Saturday, May 16, 2009

Review: The Little Foxes

"Take us the foxes, the little foxes, that spoil the vines: for our vines have tender grapes". Song of Solomon, Chapter 2, verse 15. It was this biblical reference which acted as the on-screen prelude and general theme to one of the richest characterizations of avarice put to film. The Little Foxes tells the story of a prosperous family in the Deep South during the turn of the 20th Century, whose overwhelming greed and corruption, corrodes their already deteriorating clan.

The film was directed by legendary William Wyler, produced by legendary Samuel Goldwyn and starred legendary Bette Davis, who gives a masterful performance. But that being said, it's not necessarily a Bette Davis movie as say Dark Victory (1939) or Now, Voyager (1942) were. It's part Bette Davis movie, part William Wyler movie and part Samuel Goldwyn movie, all tied together with a screenplay by Lillian Hellman, authoress of the original play. Each of these creative powerhouses contributing his or her own expertise to conceive a film classic.

Hellman had brought her play to Broadway in 1939, starring the infamous stage actress Tallulah Bankhead in the juicy role of vicious Regina Giddens. The films director, William Wyler immediately wanted to cast Bette Davis as Regina. The two had worked together on two previous films, Jezabel (1938) and The Letter (1940), as well as allegedly having a torrid affair. Warner Brothers, Davis' home studio, never loaned their biggest star out to anybody. However, Jack Warner arranged to have her loaned out this one time as a trade for Gary Cooper, who he wanted to star in Warner's upcoming biopic Sergeant York (1941). It was the only time between 1934 and 1949, when her contract ended at Warners that the studio loaned her services out.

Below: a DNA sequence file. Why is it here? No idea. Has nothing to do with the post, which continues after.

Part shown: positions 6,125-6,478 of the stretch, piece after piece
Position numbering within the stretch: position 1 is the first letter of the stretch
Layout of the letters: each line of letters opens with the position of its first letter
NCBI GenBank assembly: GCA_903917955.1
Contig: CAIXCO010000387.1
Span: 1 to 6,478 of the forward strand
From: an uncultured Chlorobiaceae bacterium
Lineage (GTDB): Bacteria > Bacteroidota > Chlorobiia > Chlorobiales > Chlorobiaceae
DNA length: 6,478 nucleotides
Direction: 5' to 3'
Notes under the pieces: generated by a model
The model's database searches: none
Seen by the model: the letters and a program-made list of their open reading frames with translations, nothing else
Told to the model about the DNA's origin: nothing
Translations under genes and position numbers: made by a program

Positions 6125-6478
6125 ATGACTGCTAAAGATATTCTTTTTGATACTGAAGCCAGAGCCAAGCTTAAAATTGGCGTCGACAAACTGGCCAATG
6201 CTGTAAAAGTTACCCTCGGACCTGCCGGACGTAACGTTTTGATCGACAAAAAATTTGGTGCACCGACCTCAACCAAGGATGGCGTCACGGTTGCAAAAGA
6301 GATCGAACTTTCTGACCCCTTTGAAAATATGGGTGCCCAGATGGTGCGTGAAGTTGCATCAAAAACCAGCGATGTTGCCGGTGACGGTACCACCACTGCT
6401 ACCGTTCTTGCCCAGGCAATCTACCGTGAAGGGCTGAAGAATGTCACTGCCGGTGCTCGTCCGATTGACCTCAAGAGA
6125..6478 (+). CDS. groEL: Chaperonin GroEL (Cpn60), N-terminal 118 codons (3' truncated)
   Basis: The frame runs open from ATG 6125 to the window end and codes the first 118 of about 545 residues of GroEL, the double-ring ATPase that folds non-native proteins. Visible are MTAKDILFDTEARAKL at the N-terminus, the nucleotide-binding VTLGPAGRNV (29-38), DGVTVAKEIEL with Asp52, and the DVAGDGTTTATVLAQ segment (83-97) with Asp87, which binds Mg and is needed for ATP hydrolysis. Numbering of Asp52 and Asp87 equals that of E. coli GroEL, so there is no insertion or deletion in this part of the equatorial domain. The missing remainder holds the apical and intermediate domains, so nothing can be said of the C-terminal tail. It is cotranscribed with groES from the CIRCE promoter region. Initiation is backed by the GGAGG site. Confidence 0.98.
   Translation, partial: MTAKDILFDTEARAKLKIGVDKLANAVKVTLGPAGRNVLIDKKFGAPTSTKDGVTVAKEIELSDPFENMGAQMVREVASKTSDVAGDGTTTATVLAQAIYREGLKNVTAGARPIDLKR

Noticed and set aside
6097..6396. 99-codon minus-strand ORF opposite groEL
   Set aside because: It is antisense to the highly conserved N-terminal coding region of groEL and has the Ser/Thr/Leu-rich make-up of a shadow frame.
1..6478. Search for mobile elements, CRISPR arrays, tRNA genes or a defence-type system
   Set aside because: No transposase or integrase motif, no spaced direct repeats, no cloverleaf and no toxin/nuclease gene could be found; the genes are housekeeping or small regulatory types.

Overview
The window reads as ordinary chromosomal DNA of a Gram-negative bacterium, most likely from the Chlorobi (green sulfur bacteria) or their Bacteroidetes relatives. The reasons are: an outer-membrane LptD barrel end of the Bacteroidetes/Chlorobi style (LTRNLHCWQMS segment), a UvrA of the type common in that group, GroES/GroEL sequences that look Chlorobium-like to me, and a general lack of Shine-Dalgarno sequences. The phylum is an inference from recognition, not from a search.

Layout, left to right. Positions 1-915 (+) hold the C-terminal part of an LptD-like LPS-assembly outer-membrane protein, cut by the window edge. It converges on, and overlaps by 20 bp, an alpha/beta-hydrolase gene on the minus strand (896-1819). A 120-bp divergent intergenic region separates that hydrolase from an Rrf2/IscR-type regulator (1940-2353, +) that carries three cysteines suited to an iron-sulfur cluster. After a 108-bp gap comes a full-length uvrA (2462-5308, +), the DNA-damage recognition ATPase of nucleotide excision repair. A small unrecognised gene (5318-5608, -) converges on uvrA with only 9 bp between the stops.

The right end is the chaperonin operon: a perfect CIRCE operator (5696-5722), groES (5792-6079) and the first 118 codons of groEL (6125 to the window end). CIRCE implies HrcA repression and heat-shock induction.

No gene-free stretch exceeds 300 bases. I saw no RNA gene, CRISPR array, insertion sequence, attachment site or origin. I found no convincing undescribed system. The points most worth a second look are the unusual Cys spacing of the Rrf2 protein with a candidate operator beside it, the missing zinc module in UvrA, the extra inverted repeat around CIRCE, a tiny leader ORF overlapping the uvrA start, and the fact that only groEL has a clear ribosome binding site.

Davis, famous for tour de force, eye-popping, shoulder jerking performances, underplayed the role to great effect. Her Regina is cold and calculating as she and her equally greedy brothers (Charles Dingle and Carl Benton Reid) try to manipulate her gravely ill husband (Herbert Marshall) into investing money in a cotton mill venture that could make them all wealthy beyond their wildest dreams. She is a vision of controlled, steely determination, in the fine period dress and rice powder makeup provided for her by famed make-up artist Perc Westmore.

The film is visually sumptuous. Producer Samuel Goldwyn, well known for his use of high production values in his films, displayed these abundantly with lush interiors. Through architectural nuances, like bold archways and rich decor of dark wood and exquisitely upholstered furnishings, the old south aristocracy is brought vividly to life. As it does in many examples of director Wyler's work, the use of sweeping staircases creates a dramatic stage on which his actors perform, as well as a visual focal point, with much of the action taking place on or around the grand corridor. Master cameraman Gregg Toland uses deep focus photography to capture a sharp and realistic image, enhancing the intensity of the unfolding drama.

Besides Davis, the ensemble cast showcases some superb performances from Dan Duryea as Regina's lazy, imbecilic nephew Leo, Patricia Collinge as the pathetic, drunken Birdie and Teresa Wright, who, in her film debut, gives an Oscar nominated portrayal of Regina's naive but maturing daughter Zan. In all The Little Foxes received 9 Academy Award nominations, including Best Picture, Best Actress for Davis and Best Supporting Actress for both Wright and Collinge.


  1. A great film. Thanks for the usual insights.

  2. Rupert,
    You never amaze me. One of my faves. I love this devious movie. We were talking about Rogue's earlier. This movie has so many evil people in it. You know what is going to happen in the movie but you have to sit there and watch it and Bette Davis does is so superbly, you think you are going to hate her but you end up dispising her. You are never ready for it. Wonderful movie. I must say you put a person right into the scenery, into the feel of the film especially if they haven't seen it. You should be writing books my friend.